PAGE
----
Law Office of David Miklas, P.A.

Labor & Employment law - Employers only

Is the fluctuating workweek changing?

On November 4, 2019 the U.S. Department of Labor (DOL) announced a proposal to expand access to bonuses for employees.

This announcement of a Notice of Proposed Rulemaking (NPRM) would allow employers to offer bonuses or other incentive-based pay to employees whose hours vary from week to week.

The proposal would revise the regulation for computing overtime compensation for salaried, non-exempt employees who work hours that vary each week (i.e., a fluctuating workweek) under the Fair Labor Standards Act (FLSA). It also clarifies that bonus and premium payments on top of fixed salaries are compatible with the fluctuating workweek method of compensation, and that supplemental payments must be included when calculating the regular rate of pay as appropriate under the FLSA. The proposal includes examples and minor revisions to make the rule easier to understand.

This proposed rule change is substantially similar to a proposal made by the DOL in 2008, which never went into effect.

According to the new U.S. Secretary of Labor, Eugene Scalia, this proposal offers more options for bonus pay and would allow employees to reap even more benefits from the competitive labor market.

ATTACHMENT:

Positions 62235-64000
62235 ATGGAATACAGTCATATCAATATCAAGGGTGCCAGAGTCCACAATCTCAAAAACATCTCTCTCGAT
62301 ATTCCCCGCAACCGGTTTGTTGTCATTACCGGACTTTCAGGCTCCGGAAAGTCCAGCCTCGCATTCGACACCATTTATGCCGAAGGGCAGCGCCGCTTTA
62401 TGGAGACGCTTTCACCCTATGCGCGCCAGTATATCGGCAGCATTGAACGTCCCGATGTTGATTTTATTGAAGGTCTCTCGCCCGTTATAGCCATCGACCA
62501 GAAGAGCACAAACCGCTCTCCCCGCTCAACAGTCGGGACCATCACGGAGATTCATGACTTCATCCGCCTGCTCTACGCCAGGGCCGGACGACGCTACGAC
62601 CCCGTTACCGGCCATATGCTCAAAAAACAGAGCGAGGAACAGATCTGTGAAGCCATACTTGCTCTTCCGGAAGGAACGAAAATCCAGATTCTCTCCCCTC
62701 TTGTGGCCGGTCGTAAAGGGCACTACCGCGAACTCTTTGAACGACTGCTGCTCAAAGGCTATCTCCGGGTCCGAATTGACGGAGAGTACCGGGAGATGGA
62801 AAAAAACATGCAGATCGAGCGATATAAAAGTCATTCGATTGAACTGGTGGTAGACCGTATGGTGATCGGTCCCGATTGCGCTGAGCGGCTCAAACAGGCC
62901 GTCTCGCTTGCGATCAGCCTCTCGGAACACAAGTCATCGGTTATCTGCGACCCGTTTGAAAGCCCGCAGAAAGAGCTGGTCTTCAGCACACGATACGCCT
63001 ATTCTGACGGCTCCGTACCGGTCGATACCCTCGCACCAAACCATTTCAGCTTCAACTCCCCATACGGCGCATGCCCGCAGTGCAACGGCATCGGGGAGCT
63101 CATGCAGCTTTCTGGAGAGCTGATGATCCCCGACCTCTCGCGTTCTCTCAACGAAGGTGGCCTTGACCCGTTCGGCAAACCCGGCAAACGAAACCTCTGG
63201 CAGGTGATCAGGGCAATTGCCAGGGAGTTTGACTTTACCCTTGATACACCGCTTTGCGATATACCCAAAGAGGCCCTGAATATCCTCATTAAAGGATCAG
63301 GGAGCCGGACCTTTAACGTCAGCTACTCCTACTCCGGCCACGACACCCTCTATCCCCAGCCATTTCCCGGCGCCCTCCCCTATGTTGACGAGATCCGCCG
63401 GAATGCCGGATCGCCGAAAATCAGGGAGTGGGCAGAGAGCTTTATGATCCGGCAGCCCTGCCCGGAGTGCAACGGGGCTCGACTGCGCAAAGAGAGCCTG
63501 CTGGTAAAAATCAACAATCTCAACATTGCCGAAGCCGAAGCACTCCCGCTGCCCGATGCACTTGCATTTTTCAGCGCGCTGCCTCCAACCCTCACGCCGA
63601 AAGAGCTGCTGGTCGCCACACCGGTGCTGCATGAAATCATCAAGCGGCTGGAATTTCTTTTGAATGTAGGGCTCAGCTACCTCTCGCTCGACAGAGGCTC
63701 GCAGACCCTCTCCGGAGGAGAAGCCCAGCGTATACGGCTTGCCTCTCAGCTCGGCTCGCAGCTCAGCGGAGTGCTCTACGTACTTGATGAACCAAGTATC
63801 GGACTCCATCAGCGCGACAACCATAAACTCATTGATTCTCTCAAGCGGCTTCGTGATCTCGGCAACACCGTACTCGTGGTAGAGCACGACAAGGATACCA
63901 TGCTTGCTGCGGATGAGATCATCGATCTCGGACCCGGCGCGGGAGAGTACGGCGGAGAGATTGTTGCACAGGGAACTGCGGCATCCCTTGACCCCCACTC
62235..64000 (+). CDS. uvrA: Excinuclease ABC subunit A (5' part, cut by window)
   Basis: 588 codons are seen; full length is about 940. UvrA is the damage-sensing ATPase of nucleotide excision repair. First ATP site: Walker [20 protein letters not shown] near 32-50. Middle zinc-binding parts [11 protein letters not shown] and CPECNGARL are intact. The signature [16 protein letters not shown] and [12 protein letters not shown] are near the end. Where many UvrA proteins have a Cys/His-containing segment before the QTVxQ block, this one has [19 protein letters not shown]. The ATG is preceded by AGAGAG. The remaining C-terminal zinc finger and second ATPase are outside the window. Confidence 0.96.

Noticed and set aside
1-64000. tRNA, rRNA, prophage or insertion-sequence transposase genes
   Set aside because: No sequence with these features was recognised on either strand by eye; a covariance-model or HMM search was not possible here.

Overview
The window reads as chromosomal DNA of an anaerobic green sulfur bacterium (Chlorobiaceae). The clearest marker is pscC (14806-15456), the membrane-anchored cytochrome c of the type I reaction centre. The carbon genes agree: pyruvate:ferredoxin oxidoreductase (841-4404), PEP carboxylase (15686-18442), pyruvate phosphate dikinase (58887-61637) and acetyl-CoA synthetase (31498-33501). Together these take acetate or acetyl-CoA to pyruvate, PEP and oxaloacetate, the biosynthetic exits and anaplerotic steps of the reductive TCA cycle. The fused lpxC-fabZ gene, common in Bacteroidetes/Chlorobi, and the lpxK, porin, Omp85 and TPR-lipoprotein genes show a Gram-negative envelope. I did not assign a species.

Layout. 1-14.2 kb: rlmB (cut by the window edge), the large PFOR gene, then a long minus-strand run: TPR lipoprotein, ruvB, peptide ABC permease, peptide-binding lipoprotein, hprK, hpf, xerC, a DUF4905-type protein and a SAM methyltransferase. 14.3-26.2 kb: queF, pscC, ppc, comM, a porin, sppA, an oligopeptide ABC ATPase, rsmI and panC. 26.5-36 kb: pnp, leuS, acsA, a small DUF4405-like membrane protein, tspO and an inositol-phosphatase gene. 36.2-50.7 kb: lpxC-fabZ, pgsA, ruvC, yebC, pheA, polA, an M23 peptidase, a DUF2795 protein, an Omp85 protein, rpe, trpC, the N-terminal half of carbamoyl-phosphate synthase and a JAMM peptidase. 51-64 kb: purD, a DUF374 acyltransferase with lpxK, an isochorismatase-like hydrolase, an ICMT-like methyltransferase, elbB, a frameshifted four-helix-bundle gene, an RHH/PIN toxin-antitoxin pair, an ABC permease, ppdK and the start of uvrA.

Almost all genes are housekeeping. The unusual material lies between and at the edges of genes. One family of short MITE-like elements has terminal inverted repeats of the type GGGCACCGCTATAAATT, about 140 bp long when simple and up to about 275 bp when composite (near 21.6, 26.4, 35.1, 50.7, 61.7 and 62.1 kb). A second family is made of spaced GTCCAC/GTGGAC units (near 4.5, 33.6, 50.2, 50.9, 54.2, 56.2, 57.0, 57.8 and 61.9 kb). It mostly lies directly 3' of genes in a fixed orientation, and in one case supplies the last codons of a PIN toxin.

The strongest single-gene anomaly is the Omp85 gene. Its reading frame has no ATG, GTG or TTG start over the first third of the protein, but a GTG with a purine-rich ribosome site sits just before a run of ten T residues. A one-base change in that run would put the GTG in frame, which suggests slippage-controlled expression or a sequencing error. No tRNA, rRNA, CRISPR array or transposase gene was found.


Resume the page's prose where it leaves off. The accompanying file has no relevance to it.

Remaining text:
“For far too long, job creators have faced uncertainty regarding their ability to provide bonus pay for workers with fluctuating workweeks,” Wage and Hour Division Administrator Cheryl Stanton said. “This proposed rule will provide much-needed clarity for job creators who are looking for new ways to better compensate their workers.”

This NPRM is available for public comment for 30 days. The DOL encourages employers to submit comments on the proposed rule.

If you need any assistance in the area of minimum wage or overtime or classifying workers as exempt from the FLSA, please email our firm or call the Law Office of David Miklas, P.A. at 1-772-465-5111.

You can read more of our employment law articles on our legal updates page.

If you know a Florida business owner or Florida human resources professional who would benefit from this article, please share it with one click to social media or email.